That sound you're hearing is the collision of two great Canadian traditions.
Summer and election campaigns.
Federal and provincial politicians (both incumbents and nominated candidates) have already begun their summer of campaigning; after the last council meeting on July 16, Winnipeg's elected officials, and those who seek to replace them, will similarly be unleashed on an unsuspecting, barbecuing, mosquito-slapping public.
With a civic election scheduled for this fall, a federal election that could come as early as next spring, and a provincial election the spring after that, this might be one of the schmooziest summers in recent memory.
How will the candidates woo us? If you listen to pundits and prognosticators, you will hear a lot about voting lists, phone banks, Facebook pages, Twitter feeds and other technological tools. Much of what we know as modern campaigning is built around metadata, detailed voter-identification lists that include phone numbers, email, voting intentions and issue proclivity.
The federal Conservative party is masterful in using metadata. Its Constituency Information Management System, which includes all kinds of contact and profile information, has been wildly successful at identifying and tracking voters with Conservative tendencies. Powerful tools such as CIMS have been so successful, in fact, they have replaced good old-fashioned door-knocking and face time.
Why is that dangerous for aspiring politicians? Voter-mobilization surveys in Canada and the United States consistently show face-to-face contact is the best way of winning support.
That is really just a reflection of human nature: We are more likely to respond to a solicitation from a politician if it's done in person. Robocalls, pamphlets or emails may win some support, but nothing impresses like a firm handshake, a hearty smile and a few minutes of purposeful listening.
Face-to-face contact has become even more important as telephone landlines have become unreliable as a primary source of contact. According to Statistics Canada, more than one-third of Manitobans no longer maintain a landline. For those that still do, fewer answer calls from survey firms or political campaigns.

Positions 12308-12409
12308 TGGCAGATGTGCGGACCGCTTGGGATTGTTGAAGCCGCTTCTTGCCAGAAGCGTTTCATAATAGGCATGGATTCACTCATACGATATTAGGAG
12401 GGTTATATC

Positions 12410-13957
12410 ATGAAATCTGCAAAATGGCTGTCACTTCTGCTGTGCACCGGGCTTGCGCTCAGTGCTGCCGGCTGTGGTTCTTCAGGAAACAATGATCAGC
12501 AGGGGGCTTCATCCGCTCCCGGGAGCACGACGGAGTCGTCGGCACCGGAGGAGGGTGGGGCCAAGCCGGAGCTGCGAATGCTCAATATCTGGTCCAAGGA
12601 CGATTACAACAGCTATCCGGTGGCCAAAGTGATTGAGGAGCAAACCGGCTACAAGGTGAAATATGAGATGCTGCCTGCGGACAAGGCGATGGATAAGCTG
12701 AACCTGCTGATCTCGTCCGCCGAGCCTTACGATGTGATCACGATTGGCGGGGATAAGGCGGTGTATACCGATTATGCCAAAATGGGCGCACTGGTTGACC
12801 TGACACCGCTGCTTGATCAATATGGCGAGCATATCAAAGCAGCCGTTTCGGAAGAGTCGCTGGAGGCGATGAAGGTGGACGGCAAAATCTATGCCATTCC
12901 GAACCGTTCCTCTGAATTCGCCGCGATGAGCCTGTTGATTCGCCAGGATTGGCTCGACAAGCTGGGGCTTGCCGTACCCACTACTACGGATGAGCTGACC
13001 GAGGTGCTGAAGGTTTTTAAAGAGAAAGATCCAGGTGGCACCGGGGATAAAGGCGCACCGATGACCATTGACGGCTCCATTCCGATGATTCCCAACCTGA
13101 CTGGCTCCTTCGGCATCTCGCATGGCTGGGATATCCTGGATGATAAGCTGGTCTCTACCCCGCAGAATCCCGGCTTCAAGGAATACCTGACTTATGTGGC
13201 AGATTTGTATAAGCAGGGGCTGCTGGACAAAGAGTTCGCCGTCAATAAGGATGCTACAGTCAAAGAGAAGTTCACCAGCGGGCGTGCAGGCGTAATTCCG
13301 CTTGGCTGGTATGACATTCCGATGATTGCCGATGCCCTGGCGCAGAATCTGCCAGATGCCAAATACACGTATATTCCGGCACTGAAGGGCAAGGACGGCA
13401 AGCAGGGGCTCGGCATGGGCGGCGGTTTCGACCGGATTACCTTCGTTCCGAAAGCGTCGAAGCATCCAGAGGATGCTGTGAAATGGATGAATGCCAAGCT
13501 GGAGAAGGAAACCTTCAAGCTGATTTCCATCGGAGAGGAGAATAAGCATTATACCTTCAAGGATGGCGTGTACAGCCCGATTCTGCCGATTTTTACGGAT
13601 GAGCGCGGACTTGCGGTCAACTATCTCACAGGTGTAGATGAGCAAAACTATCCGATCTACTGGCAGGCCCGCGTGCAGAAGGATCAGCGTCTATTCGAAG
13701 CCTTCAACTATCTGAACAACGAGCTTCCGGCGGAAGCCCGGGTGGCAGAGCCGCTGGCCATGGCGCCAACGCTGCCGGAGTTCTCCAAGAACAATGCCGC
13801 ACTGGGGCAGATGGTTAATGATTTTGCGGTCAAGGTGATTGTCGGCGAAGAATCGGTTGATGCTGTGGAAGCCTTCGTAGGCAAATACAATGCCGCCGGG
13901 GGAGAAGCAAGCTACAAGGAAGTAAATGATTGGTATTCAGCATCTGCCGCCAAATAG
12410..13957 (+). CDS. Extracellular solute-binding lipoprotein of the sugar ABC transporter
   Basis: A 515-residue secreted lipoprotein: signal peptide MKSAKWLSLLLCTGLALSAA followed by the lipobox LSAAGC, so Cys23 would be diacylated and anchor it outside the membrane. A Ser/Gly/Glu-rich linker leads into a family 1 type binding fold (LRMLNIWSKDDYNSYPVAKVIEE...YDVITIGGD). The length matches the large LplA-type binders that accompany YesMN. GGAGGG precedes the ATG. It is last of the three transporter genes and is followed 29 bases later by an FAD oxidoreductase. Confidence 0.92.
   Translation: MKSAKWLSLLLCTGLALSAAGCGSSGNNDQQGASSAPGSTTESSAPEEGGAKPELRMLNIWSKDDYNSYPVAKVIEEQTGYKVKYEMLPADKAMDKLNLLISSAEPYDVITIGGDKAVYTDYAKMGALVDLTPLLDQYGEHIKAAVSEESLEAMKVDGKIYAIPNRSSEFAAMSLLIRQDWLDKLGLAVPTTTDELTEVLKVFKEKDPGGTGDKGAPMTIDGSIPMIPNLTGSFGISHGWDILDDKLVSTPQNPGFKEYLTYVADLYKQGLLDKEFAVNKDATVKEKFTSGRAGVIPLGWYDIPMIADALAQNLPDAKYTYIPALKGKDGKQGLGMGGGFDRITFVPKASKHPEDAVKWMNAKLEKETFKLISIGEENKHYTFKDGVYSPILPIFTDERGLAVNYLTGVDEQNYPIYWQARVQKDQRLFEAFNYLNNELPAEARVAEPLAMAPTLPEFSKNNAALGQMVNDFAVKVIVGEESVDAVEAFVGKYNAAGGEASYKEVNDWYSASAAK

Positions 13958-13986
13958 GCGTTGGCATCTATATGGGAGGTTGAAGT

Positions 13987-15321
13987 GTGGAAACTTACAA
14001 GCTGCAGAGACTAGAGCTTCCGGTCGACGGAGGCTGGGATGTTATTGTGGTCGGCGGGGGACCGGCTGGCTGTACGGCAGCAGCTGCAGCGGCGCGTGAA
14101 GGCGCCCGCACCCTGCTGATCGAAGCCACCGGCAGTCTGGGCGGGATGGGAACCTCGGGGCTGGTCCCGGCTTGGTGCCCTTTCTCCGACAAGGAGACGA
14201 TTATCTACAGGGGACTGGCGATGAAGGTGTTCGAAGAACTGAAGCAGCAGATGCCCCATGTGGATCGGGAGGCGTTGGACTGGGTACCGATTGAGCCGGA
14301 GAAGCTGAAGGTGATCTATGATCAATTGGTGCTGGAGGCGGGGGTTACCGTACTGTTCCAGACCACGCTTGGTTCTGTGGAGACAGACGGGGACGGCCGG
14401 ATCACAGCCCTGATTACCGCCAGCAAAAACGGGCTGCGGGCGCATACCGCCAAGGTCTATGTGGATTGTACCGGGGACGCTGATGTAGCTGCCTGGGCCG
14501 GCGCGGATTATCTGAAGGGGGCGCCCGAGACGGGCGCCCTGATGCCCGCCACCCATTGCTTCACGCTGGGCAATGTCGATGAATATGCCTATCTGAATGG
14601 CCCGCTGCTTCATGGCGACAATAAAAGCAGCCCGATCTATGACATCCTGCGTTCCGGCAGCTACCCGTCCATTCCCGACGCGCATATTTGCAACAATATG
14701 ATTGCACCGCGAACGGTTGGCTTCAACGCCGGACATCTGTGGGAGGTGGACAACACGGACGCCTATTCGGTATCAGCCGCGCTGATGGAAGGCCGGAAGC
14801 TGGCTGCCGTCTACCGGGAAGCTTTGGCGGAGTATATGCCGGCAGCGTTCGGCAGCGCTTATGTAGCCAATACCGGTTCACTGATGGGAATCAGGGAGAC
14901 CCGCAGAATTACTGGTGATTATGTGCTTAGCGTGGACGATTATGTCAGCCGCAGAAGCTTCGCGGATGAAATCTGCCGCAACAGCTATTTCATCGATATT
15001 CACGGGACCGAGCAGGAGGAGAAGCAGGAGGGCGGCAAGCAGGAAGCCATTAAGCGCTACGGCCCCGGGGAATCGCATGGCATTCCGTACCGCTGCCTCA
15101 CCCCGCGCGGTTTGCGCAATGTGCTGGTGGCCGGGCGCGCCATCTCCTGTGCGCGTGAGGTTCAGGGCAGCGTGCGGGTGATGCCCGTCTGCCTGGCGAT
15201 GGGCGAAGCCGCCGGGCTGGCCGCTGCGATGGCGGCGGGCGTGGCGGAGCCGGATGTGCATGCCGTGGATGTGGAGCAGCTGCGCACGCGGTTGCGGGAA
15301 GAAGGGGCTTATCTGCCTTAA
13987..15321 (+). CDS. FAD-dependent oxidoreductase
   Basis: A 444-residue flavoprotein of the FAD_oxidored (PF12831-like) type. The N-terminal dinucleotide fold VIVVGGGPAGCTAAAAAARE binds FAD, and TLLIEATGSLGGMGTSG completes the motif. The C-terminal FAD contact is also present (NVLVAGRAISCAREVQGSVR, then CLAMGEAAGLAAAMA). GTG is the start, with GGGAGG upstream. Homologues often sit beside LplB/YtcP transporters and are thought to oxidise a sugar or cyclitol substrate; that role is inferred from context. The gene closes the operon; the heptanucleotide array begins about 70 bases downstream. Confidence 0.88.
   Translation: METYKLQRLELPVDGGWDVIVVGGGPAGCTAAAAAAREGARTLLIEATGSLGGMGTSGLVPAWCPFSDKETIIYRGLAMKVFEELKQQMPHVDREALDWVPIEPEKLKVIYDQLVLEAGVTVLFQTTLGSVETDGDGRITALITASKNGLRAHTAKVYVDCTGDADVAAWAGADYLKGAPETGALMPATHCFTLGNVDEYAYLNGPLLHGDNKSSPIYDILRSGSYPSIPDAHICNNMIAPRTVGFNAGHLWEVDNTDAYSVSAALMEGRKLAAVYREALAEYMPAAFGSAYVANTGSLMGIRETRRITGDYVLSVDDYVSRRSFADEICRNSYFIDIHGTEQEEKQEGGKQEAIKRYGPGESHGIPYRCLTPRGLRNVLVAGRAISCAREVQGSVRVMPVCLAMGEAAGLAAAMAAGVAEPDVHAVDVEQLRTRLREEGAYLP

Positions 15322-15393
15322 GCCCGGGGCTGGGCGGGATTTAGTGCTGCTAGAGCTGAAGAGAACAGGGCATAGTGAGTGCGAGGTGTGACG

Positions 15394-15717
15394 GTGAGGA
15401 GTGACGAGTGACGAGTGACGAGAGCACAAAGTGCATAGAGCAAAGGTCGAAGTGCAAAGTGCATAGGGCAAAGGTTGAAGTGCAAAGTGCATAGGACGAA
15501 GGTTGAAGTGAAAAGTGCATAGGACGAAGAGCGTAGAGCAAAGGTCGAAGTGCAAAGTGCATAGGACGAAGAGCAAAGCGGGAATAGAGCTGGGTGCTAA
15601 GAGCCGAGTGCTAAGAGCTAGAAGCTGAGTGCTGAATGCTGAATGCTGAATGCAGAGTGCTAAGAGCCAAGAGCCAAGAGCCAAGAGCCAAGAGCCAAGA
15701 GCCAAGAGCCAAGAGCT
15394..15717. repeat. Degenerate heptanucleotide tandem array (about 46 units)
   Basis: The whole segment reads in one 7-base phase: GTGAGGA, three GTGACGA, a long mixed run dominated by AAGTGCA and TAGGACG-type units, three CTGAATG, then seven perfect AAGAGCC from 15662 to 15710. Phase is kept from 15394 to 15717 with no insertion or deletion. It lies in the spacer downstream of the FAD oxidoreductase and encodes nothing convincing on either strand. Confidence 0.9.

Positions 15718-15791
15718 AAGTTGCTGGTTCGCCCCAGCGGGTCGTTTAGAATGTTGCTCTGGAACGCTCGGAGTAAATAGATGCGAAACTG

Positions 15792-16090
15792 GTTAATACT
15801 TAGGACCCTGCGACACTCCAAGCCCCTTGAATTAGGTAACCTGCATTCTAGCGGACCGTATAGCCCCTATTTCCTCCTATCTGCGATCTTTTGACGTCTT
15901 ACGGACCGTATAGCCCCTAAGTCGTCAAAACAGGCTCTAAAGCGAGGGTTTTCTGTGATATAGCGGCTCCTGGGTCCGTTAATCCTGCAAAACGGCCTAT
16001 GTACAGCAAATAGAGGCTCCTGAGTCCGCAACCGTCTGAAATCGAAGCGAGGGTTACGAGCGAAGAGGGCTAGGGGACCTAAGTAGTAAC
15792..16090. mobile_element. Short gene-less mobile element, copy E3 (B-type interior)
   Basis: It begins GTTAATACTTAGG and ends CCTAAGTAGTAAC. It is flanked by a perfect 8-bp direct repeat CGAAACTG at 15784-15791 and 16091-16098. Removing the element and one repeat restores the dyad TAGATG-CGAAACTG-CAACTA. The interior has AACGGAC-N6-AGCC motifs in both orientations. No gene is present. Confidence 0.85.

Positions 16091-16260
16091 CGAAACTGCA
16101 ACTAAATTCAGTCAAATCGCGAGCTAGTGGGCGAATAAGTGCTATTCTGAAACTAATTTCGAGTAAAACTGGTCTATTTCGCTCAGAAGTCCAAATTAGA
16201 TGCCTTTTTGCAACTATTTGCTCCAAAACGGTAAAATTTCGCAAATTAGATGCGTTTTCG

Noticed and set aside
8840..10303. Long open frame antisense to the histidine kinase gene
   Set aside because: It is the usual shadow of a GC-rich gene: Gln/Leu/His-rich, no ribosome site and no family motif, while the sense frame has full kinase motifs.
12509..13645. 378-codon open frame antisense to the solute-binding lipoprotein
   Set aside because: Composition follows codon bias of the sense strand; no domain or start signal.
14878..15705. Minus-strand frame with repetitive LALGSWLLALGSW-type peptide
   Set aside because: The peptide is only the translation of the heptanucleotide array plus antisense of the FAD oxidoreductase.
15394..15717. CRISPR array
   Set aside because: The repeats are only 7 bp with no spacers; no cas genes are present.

There is also the realization social media -- once thought to be a potent mobilization tool -- is not as persuasive as advocates had hoped.
Twitter and Facebook are effective at communicating with voters but that contact does not reliably translate into votes.
All this explains why some of the most successful politicians take a hybrid approach, combining new technology and traditional face time to build a brand and a base of support.
One of the most successful at doing that is Calgary Mayor Naheed Nenshi, a university professor and consultant, who won the 2010 civic election, beating more experienced politicians.
Nenshi was a master of social media who used Facebook and Twitter in particular to build his profile. However, those who celebrate Nenshi's dexterity with social media often forget to mention he also used a lot of face-to-face interaction to build his base.
Nenshi hosted dozens of coffee parties at the homes of key supporters. These volunteers would invite undecided or hostile voters to meet Nenshi in person. It was an uncontrolled, no-holds-barred forum where the oddly charismatic Nenshi won over the hearts of Calgarians literally one voter at a time.
Kevin Chief, minister of children and youth opportunities in Manitoba's NDP government, is also a prime example of a politician who mixed new technology with good old-fashioned hand-shaking, back-slapping politicking.
In the 2011 provincial election, Chief assembled a team of more than 300 active volunteers through a combination of a savvy online presence and intimate contact with constituents. In one of the safest NDP seats in Manitoba, he not only won handily but helped increase voter turnout by nearly 25 per cent. Chief raised more than $40,000 in campaign funds in one of the poorest ridings in the province.
Despite overwhelming evidence of the power of face time, not all politicians are smelling the coffee.
In 2011, the Manitoba Progressive Conservatives, for example, lost many close battles to the NDP in Winnipeg in large part because they relied too much on phone banks and technology while ignoring volunteers and face-to-face contact. The result of that tactical mistake was a massive increase in total votes and a loss of one seat overall.
During this summer, with so many elections on the horizon, you can bet there will be lots of campaign-related activity. Expect a flood of calls, pamphlets and door-knocking.
Voters will take into consideration many different factors when deciding who to vote for, or whether to vote at all. One thing to watch closely is the way politicians try to win your support.
There will be those politicians who literally mail or phone in their campaigns. Then there will be those who try to reach out to you through direct, personal contact.
The parties and politicians that undertake the latter strategy should do a whole lot better than the former.